I saw Robert Wise's The Haunting in 1963, as a teen, and it's always stuck with me. Especially at night, in dark places, strange to me.
Sixteen years later, during a chat with Mr. Wise at the Telluride Film Festival (he was completing Star Trek at that time, and that's what everyone wanted to talk about) I asked him about one of the effects that caught my imagination.
About three-quarters the way through the film, Julie Harris and Claire Bloom are caught in a frightening situation, with the door to their bedroom, being pushed in -- not just being pushed, mind you, but literally taking on another shape as something huge and ungodly on the other side was about to have its way with them.
Apparently, the door was specially layered, and pliable. And as we heard the sounds of hell coming from the other side, a couple of studio teamsters were pushing against supports.
Not even digital.
Big question, is the Blu-ray any good? What does it look like?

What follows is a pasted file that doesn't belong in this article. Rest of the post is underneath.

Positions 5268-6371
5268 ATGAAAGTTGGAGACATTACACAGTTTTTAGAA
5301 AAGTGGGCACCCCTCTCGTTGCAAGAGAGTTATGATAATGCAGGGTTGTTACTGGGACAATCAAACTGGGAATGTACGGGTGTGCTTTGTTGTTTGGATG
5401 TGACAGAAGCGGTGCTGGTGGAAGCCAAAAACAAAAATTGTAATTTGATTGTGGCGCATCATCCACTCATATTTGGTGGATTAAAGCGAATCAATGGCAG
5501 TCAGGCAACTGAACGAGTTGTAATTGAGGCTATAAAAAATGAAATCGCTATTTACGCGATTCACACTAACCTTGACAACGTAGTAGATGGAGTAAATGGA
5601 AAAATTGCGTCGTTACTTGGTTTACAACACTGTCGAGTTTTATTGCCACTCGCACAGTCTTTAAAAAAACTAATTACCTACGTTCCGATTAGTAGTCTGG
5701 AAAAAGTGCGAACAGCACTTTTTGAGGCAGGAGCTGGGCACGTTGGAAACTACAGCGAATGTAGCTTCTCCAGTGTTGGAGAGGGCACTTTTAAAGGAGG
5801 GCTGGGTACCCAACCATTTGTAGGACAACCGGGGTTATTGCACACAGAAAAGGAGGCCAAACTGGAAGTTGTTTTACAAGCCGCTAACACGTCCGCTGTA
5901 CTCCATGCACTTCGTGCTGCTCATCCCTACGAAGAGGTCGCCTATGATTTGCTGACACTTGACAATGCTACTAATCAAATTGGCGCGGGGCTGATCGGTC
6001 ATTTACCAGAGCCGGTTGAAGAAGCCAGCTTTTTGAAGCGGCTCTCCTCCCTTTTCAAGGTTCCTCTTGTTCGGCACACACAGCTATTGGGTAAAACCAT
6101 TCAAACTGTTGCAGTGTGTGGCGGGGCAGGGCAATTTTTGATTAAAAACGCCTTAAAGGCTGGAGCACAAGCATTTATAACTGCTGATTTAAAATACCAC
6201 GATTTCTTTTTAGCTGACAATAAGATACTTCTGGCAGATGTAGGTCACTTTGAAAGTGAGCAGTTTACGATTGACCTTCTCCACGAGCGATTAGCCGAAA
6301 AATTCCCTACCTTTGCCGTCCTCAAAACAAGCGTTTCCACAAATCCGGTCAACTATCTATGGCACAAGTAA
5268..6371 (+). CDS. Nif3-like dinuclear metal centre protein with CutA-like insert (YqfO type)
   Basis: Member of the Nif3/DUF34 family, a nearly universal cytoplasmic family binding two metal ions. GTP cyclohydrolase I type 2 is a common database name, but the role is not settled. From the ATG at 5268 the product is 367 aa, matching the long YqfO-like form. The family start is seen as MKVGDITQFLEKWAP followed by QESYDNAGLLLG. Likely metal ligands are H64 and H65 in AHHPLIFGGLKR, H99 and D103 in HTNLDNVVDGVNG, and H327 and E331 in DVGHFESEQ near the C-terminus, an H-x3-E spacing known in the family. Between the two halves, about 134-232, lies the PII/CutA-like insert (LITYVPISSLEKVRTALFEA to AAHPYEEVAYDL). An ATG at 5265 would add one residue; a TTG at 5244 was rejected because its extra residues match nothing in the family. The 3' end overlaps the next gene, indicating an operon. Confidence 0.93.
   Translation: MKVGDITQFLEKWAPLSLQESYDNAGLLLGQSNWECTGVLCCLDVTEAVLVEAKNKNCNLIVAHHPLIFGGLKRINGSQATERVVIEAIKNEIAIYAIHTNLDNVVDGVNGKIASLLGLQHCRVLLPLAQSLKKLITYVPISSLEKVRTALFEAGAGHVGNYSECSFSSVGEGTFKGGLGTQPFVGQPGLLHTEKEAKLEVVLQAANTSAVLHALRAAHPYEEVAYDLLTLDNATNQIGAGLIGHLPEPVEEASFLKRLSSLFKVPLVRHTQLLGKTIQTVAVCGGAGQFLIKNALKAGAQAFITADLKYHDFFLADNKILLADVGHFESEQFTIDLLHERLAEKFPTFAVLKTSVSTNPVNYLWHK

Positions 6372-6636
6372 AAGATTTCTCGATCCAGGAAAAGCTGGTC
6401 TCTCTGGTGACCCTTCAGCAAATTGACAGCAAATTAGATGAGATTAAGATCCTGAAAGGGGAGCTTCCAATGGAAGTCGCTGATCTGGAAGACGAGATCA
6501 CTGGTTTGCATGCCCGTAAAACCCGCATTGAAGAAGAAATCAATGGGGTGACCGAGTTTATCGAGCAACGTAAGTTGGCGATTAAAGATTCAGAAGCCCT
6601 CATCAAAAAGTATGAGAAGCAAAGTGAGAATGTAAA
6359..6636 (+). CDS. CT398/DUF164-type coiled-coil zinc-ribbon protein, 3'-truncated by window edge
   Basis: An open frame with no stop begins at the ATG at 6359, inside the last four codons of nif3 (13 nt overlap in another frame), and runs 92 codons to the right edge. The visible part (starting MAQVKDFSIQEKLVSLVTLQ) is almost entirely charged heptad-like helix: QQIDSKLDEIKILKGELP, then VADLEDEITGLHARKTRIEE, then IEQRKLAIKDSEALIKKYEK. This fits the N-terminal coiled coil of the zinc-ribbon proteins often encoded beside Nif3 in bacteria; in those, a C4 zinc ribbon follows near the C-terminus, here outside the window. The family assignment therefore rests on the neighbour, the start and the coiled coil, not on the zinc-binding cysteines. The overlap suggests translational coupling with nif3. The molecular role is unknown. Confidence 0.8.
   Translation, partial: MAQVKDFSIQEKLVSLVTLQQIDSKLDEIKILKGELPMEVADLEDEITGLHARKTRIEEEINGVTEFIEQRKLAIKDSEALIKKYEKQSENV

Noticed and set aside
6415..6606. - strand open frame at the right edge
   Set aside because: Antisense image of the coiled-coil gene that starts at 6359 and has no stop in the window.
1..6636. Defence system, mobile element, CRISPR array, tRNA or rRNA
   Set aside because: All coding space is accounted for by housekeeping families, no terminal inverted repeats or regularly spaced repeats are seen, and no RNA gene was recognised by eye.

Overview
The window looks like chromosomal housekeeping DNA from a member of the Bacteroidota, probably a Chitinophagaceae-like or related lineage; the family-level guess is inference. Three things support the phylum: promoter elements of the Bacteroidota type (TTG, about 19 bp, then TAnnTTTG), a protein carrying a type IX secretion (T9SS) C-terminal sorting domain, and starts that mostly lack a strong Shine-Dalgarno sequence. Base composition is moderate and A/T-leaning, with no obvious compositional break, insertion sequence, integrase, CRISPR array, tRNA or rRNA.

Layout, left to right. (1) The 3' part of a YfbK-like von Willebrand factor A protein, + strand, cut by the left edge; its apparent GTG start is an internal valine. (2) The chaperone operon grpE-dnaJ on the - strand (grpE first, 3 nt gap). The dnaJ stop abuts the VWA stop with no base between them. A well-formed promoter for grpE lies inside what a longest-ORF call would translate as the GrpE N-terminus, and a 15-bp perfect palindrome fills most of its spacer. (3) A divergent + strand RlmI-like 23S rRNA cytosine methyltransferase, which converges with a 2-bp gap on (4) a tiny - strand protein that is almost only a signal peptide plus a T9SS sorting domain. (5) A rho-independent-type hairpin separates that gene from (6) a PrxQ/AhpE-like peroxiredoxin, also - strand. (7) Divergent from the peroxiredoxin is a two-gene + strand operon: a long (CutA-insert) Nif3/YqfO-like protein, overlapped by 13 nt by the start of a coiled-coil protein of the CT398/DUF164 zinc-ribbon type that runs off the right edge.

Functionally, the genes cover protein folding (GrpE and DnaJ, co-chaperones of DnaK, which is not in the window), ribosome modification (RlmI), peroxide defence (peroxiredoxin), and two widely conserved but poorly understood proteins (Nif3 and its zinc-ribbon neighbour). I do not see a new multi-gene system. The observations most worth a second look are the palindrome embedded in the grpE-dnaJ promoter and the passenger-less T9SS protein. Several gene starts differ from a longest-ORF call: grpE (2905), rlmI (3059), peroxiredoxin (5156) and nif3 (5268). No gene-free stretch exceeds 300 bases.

In a word...
Gorgeous black & white imagery, some almost with the aura of charcoal. Dupes, which are cut in, are what they are, with a slight drop in quality. But overall, the Blu-ray of The Haunting is a magnificent experience, that has every bit of the look and texture one would have seen in a cinema...
if they were viewing a print from the OCN in fall of 1963. As I recall, I saw this at the Riviera in Coral Gables, and walked back to campus. In the dark.
And darkness, and strange homes, were never looked upon quite the same.
Image - 5
Audio - 5 (DTS-HD MA 1.0)
A brilliant film created from the great novel The Haunting of Hill House by Shirley Jackson, by a director who was one of our finest editors, before he turned to directing. And it shows.
In every shot.
Take the opening paragraph, and set the stage:
"No live organism can continue for long to exist sanely under conditions of absolute reality; even larks and katydids are supposed, by some, to dream. Hill House, not sane, stood by itself against its hills, holding darkness within; it had stood so for eighty years and might stand for eighty more. Within, walls continued upright, bricks met neatly, floors were firm, and doors were sensibly shut; silence lay steadily against the wood and stone of Hill House, and whatever walked there, walked alone.”
Buy it, enjoy, and be prepared.